The Provincial Lunatic Asylum was Howard’s greatest building project. Architecturally, the inspiration for the main façade was the National Gallery in London, completed shortly before Howard moved to Canada. (The portico, however, was not built and another architect constructed the southward-projecting wings in the 1860s to a different design.) Before the asylum opened in 1850, the mentally ill either lived with their families or in jails, but received little, if any, professional care.
This map shows the land set aside for the asylum along Queen West (at today’s Centre for Addiction and Mental Health). In developing the facility, Howard studied contemporary literature on asylums and visited similar buildings in the United States, as well as investigated new developments for providing water, heat, light, and ventilation in large buildings.
Patients were divided by gender and by the severity of their conditions. Each treatment unit was self-contained, with such facilities as a dining room serviced by dumbwaiters from the basement kitchens. Amenities included Protestant, Roman Catholic, and non-denominational chapels as well as a ballroom where patients could exercise and socialize. Corridors did double duty as recreational and visiting areas, and sunrooms overlooked the grounds. The land around the building contained gardens where patients worked to help reduce operating costs and to engage in healthy outdoor labour as part of their treatment.
While this plan conveys the order and rationality of Howard’s concern to create a worthy public asylum, much of the idealism behind his design was lost when the full facility was not built, the number of patients admitted exceeded capacity, and understaffing and other problems subverted the care offered.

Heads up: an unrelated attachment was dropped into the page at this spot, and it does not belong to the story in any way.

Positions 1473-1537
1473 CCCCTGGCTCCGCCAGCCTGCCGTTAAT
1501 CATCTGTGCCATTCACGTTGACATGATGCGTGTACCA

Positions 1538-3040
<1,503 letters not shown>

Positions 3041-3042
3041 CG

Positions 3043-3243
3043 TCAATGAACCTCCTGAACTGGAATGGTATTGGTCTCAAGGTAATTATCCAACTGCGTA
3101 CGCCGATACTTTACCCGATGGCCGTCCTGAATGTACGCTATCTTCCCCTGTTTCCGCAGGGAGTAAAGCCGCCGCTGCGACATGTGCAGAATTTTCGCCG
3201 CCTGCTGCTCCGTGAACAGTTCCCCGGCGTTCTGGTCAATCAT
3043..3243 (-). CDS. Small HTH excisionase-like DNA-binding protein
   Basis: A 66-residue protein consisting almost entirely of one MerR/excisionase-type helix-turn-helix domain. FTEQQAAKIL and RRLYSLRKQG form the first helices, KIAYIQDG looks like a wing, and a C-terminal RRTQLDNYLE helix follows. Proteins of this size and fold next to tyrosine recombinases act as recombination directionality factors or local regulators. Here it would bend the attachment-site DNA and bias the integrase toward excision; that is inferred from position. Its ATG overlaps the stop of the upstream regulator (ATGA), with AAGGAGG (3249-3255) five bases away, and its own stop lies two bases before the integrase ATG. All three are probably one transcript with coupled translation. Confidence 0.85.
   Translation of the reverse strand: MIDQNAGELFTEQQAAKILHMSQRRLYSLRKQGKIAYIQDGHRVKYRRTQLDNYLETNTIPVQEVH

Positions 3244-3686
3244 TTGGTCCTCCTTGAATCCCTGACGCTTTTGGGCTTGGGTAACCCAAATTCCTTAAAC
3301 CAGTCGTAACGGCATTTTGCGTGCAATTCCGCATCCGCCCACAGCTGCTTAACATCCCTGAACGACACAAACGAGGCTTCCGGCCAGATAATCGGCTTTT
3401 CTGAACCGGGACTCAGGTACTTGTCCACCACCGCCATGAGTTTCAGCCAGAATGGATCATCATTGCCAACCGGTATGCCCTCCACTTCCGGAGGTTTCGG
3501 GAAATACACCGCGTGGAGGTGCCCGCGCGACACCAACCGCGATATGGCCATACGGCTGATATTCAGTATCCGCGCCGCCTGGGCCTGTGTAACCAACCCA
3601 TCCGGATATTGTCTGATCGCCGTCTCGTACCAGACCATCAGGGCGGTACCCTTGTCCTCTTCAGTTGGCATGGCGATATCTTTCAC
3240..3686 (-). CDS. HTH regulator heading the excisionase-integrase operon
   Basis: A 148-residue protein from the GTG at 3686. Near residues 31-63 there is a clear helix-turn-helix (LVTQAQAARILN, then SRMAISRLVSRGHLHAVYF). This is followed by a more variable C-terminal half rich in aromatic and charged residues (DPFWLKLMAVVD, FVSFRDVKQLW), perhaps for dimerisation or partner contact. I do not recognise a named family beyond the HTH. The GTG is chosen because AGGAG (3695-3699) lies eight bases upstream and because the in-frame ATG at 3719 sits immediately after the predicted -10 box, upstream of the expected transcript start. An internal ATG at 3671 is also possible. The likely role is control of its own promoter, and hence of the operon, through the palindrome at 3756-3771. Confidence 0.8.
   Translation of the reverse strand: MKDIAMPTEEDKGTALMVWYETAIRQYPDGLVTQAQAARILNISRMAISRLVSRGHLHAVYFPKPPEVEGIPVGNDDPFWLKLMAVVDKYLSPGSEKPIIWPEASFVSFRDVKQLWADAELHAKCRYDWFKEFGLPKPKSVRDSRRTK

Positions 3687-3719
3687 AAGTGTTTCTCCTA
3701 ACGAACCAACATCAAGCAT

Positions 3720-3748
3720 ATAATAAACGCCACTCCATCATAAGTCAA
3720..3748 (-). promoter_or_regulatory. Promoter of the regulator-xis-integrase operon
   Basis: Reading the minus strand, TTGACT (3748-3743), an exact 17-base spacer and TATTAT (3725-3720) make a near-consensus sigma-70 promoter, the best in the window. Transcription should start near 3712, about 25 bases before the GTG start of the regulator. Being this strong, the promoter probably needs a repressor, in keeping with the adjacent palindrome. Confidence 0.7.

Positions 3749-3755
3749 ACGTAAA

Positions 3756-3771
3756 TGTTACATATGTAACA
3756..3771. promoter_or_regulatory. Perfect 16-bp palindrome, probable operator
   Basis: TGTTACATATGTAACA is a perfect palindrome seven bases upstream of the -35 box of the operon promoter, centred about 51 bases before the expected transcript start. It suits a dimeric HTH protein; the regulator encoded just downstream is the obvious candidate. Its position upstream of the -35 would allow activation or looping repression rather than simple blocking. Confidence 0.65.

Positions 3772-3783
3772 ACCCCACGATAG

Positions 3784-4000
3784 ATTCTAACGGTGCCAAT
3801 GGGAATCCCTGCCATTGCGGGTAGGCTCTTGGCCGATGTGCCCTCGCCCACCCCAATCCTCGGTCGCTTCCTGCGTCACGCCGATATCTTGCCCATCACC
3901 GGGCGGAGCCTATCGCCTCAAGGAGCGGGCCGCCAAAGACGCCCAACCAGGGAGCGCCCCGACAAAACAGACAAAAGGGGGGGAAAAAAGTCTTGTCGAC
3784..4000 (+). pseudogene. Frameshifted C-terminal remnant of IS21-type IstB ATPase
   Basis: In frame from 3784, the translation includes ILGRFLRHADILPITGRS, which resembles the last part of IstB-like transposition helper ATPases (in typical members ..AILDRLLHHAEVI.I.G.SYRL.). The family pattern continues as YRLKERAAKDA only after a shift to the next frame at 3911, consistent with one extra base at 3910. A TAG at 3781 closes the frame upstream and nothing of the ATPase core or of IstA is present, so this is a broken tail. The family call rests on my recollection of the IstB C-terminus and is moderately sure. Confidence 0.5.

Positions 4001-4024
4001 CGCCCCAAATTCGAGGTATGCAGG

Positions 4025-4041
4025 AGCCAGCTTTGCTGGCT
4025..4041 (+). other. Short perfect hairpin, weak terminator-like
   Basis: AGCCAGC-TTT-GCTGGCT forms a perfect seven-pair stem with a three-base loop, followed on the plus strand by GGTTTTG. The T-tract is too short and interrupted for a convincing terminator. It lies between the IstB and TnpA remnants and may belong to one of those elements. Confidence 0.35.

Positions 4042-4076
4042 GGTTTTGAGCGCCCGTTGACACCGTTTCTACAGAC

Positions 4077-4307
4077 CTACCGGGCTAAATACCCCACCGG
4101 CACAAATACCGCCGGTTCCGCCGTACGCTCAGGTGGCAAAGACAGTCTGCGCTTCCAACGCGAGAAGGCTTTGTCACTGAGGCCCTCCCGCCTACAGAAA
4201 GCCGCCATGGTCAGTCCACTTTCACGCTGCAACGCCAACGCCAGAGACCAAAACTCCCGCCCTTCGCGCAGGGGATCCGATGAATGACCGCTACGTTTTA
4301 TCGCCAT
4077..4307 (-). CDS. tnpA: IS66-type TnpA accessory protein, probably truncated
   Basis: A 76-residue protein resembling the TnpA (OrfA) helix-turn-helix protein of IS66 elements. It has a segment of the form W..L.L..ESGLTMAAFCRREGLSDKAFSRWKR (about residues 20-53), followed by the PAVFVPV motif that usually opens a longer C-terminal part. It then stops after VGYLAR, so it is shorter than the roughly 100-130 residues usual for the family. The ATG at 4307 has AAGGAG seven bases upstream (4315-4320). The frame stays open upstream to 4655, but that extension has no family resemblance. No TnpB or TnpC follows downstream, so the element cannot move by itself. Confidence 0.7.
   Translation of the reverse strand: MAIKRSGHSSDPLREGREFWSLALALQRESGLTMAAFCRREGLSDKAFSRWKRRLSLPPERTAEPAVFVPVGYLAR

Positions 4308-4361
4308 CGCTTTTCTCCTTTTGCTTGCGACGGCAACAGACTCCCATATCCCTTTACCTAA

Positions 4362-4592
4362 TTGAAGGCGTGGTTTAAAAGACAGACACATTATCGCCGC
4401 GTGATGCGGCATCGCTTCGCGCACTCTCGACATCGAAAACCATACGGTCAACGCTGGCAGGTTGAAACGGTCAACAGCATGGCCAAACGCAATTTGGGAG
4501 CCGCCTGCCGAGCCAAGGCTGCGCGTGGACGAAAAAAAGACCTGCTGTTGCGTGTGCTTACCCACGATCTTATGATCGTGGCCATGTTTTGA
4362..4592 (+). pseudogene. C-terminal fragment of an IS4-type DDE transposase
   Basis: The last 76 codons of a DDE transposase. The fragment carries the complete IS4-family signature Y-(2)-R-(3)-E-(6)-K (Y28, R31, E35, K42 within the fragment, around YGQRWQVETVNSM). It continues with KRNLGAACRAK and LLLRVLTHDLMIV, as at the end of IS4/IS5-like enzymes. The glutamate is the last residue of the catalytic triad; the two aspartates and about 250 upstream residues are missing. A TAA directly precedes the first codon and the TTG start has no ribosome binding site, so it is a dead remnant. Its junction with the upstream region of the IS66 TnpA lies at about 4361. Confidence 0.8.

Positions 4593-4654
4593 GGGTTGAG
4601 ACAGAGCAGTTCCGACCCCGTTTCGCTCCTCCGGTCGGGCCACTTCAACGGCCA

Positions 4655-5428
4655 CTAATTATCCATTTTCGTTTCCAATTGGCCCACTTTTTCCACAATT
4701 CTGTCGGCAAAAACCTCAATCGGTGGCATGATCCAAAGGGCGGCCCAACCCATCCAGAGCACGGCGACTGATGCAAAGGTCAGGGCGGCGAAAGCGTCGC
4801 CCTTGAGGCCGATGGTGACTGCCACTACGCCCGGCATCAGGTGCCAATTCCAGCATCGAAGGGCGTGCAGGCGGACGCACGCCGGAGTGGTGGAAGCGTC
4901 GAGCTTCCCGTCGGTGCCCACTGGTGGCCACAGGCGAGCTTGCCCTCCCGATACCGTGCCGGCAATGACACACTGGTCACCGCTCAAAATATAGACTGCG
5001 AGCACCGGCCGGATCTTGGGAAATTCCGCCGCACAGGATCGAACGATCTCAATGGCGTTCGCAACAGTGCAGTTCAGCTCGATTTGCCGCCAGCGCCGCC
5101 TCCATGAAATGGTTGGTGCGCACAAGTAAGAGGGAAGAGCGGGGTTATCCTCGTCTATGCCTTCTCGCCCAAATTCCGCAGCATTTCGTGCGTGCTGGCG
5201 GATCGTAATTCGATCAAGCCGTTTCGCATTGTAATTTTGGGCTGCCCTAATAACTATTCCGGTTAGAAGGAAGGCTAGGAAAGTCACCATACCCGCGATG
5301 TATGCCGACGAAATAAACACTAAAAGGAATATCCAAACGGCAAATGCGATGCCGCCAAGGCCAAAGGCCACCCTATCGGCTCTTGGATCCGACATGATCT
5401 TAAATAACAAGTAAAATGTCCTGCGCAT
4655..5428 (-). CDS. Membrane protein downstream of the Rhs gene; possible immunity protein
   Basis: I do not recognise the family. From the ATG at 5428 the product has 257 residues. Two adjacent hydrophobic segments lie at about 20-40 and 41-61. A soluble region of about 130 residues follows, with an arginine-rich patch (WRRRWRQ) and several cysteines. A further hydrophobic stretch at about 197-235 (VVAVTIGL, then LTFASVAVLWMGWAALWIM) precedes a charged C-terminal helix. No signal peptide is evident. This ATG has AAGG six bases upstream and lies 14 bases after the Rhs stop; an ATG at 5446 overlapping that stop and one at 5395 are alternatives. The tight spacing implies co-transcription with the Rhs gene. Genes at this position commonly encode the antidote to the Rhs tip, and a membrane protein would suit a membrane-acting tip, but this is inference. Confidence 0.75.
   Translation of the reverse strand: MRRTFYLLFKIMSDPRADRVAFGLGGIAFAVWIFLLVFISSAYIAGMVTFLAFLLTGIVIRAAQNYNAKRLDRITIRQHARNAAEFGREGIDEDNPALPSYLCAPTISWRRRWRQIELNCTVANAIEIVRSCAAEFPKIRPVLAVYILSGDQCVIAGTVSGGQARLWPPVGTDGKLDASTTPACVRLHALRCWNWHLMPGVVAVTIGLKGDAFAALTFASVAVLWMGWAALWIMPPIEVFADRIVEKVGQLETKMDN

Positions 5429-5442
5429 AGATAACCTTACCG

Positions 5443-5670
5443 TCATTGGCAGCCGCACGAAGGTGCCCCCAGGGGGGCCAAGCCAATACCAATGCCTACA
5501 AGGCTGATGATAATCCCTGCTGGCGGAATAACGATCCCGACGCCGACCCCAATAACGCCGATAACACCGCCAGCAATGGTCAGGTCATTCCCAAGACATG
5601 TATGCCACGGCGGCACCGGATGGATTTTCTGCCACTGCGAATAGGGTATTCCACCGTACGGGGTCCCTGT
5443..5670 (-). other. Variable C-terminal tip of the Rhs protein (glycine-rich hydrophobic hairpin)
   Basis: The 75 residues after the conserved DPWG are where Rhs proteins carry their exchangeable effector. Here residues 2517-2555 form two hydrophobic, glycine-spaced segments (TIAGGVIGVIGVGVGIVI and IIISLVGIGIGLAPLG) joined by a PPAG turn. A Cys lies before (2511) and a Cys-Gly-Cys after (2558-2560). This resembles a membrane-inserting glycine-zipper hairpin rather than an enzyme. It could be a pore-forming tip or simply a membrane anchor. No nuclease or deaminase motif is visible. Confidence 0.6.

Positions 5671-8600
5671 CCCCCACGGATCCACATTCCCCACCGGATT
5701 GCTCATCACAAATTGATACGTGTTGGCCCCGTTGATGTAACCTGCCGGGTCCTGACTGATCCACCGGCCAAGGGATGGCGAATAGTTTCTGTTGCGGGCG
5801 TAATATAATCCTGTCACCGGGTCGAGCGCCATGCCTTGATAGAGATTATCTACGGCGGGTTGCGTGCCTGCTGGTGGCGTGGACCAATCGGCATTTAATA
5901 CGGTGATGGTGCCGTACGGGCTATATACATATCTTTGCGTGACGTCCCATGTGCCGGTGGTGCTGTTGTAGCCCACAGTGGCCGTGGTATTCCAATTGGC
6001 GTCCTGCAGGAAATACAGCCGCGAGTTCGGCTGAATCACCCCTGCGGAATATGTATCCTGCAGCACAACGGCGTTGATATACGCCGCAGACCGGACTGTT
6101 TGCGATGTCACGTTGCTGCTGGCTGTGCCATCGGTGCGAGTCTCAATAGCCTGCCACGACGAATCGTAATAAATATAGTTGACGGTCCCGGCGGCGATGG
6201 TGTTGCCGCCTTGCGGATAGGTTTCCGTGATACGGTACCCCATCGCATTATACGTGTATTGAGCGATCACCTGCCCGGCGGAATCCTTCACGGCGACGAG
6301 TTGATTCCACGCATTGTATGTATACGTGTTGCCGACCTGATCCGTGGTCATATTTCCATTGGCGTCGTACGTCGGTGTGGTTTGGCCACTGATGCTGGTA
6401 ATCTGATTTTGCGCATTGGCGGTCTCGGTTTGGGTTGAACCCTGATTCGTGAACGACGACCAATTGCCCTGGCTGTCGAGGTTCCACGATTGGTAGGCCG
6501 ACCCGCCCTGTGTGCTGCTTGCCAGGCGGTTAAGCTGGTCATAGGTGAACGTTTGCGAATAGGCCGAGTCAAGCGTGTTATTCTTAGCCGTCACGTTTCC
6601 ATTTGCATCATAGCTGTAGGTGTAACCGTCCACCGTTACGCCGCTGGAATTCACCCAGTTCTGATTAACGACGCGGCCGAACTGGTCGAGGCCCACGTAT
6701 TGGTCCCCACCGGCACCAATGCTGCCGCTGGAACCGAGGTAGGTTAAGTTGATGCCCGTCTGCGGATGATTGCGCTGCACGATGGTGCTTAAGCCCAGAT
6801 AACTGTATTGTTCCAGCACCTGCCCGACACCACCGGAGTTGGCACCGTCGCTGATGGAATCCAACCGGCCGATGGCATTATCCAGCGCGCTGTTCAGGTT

This was Toronto’s second city hall, built in 1845. While the drawing is Howard’s, the architect was Henry Bowyer Lane, who produced a sort of Palladian building. Known as the ‘New Market House’ it served as city hall until 1899. Howard competed to be the architect to renovate the building; however the job went to another, William Thomas.
Public works projects were part of Howard’s duties as city surveyor. These plans are typical of those he created and show the standard Toronto gravity-fed sewer lines of the period. The 1840s and 1850s saw a recognizably modern city begin to take shape. This was due partly to population growth, but also to the innovations of the Victorian era, such as the installation of sewers and the other mundane elements that made urban life congenial. For example, gas home and street lighting came in 1842. A waterworks opened at about the same time, although it was intended primarily to help fight fires. (Private wells and carted water remained common, while health problems associated with bad water persisted for decades to come).
Howard designed bridges, levelled and paved roads, built sidewalks, and carried out other engineering duties to subdue the landscape to meet the needs of a growing urban centre. This bridge design was a standard one used to carry small streams under road surfaces.
The location of this bridge is uncertain, but with its Picturesque aesthetic, it is a more elaborate design than the one across Ann and McGill streets. (It may have been designed to improve access to the garrison lands leased from the military by the City for a park. If so, the bridge may have been built on the line of King Street, west of Bathurst.)